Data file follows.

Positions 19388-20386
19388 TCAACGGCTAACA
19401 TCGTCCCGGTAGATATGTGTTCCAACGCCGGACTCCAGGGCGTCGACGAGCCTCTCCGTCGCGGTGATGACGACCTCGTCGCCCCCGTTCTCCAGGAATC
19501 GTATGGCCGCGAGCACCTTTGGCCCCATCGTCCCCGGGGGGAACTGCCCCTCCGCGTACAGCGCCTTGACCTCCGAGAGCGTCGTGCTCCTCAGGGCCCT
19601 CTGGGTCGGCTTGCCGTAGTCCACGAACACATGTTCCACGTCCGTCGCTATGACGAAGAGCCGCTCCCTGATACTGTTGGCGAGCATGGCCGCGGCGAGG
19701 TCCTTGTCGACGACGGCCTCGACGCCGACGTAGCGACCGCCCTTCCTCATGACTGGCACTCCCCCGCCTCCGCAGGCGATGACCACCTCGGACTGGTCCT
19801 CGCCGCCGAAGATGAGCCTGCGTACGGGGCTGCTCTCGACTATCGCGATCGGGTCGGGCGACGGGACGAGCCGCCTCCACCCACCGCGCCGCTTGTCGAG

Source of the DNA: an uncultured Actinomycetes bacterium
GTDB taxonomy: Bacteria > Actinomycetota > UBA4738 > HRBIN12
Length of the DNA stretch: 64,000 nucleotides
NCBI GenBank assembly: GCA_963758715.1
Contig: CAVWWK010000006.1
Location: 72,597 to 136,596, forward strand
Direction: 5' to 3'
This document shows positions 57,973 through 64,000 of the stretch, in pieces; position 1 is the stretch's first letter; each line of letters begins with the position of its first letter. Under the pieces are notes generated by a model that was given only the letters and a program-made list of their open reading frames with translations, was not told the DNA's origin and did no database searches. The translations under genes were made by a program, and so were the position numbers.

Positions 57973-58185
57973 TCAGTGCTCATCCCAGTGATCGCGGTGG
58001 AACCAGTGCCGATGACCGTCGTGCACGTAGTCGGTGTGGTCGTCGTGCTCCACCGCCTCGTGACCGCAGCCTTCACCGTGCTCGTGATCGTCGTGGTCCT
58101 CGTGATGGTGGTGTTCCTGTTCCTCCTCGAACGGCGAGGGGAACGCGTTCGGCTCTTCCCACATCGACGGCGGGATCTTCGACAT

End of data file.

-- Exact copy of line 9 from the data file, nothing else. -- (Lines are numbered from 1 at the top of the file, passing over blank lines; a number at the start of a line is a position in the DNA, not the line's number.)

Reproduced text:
GTDB taxonomy: Bacteria > Actinomycetota > UBA4738 > HRBIN12